Nintendo Executive Vice President of Sales and Marketing Reggie Fils-Aime is very clear about the company’s present console strategy: “We continually put games out there that show off what GameCube can do, show it off in a very strong way, and continue to push the envelope.” Problem is, Nintendo is usually the only one believing in its approach, as third parties continue to throw most of their support toward the competing home systems in early ’05. GameCube scored a major coup already this year with Capcom’s Resident Evil 4, but all other notable exclusives due in the next few months come from the house that Mario built: Donkey Kong Jungle Beat, Nintendo Pennant Chase Baseball, and Fire Emblem.
Basically, look for a repeat of last year: GameCube will see only a fraction of the games that come to PS2 and Xbox, Nintendo still won’t jump online (even though that whole GC-GBA connectivity feature turned out to be a bust), and strong first-party games will leak out every couple months. Probably no other title is more anticipated in ’05 than the next Legend of Zelda adventure, which has a new, realistic visual style. Nintendo will also appease pocket-monster trainers with the first full console Pokémon RPG. As for the rest of the lineup, you’ll see a number of familiar Nintendo characters and franchises in the form of Mario Baseball, Advance Wars: Under Fire, and a new Kirby game.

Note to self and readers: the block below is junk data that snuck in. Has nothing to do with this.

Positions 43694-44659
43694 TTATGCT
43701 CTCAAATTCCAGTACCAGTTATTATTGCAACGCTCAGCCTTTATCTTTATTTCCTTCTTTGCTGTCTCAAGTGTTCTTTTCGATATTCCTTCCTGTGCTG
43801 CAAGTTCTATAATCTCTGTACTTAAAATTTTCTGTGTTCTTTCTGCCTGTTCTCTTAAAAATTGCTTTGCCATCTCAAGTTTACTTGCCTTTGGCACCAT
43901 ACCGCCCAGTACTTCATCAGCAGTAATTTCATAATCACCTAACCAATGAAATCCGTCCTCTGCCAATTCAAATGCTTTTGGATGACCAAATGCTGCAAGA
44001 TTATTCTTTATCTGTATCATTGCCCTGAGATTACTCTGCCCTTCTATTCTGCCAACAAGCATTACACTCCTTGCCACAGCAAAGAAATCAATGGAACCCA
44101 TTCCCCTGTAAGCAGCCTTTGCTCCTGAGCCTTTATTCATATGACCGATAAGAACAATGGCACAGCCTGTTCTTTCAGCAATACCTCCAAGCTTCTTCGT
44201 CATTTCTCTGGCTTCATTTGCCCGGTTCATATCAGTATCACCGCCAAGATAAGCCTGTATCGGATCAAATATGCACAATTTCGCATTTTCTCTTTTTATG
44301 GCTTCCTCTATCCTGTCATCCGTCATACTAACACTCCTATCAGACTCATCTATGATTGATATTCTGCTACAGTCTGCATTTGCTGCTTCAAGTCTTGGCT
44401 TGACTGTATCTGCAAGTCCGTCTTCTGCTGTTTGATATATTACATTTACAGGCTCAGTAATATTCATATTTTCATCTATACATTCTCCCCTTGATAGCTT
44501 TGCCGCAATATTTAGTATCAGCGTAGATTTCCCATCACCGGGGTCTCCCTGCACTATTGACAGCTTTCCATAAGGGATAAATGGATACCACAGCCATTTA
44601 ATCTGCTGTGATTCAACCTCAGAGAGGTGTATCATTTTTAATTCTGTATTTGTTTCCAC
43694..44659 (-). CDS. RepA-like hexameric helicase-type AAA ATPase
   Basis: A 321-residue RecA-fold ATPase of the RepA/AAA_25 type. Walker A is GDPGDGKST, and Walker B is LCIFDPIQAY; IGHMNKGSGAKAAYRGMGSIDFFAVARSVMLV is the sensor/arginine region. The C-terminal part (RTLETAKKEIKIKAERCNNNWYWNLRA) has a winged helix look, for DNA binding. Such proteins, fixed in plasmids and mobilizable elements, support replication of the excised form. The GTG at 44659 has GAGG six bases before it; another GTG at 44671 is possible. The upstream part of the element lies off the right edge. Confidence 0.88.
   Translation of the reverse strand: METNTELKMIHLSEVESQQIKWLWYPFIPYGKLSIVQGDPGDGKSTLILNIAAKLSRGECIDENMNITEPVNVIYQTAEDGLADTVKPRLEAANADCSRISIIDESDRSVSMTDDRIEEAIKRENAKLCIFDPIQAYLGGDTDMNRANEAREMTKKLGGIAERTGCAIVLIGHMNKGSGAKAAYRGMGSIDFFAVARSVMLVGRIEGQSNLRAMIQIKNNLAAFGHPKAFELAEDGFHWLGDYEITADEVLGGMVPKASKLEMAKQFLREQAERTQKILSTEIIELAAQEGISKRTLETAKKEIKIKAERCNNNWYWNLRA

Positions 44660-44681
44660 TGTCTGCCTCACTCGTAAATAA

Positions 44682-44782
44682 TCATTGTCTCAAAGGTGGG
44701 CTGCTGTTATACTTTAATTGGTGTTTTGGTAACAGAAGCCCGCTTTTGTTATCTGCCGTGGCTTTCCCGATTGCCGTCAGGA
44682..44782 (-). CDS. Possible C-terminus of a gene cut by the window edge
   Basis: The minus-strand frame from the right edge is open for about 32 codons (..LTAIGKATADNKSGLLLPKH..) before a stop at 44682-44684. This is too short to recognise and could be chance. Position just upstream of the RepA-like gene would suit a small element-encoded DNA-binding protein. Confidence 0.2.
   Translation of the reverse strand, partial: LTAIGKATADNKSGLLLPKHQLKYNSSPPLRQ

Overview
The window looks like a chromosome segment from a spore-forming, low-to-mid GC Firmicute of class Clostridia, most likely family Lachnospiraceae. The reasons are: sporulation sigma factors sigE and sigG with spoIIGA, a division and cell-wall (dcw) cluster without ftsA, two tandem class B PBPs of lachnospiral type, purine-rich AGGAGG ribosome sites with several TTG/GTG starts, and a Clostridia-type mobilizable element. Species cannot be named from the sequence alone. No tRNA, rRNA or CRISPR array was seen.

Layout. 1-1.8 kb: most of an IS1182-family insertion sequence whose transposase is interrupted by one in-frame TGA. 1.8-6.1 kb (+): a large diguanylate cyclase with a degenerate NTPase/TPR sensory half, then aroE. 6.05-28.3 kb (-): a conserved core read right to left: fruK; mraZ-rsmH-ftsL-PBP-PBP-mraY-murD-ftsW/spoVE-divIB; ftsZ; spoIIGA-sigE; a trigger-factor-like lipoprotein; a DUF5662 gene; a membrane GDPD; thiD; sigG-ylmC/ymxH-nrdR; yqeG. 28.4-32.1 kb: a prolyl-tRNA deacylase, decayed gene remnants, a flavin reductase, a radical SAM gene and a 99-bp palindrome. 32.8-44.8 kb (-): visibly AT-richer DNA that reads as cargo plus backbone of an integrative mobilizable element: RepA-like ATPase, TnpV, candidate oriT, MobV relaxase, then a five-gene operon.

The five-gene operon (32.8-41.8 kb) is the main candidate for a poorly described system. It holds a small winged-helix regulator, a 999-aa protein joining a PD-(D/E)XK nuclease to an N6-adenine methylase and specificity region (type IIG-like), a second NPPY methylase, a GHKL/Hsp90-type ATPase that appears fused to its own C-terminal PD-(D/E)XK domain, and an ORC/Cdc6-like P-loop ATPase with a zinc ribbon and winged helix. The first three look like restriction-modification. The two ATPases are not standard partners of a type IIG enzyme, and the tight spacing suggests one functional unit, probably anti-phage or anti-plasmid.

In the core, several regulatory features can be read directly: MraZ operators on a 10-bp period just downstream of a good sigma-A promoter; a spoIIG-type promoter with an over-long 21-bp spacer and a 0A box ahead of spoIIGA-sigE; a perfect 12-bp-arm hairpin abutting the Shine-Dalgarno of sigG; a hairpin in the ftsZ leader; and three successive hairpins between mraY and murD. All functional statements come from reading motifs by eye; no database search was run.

Advance Wars: Under Fire • Fall ’05 The GBA-born strategy series gets more actiony with its move to the big screen.
Kirby • Fall ’05 — The pink sucker returns to Nintendo’s game box in an all-new action-adventure title. Expect some multiplayer modes, too.
Mario Baseball • Fall ’05 — The gaming icon hopes a storylike challenge mode helps him clear the fences.
Odama • Fall ’05 — It’s a war-themed pinball game where banging on the DK Bongo controller raises your troops’ morale. Yep, it’s a weird one, all right.
Pokémon RPG • Fall ’05 — Just like the GBA games, but now in 3D.
The Legend of Zelda • Fall ’05 — Link gets a fresh coat of mature-looking paint. And the game may receive a Teen rating due to the increased violence—who says GameCube is only for the kiddies?
Copyright © 2005 Ziff Davis Media Inc. All Rights Reserved. Originally appearing in Electronic Gaming Monthly.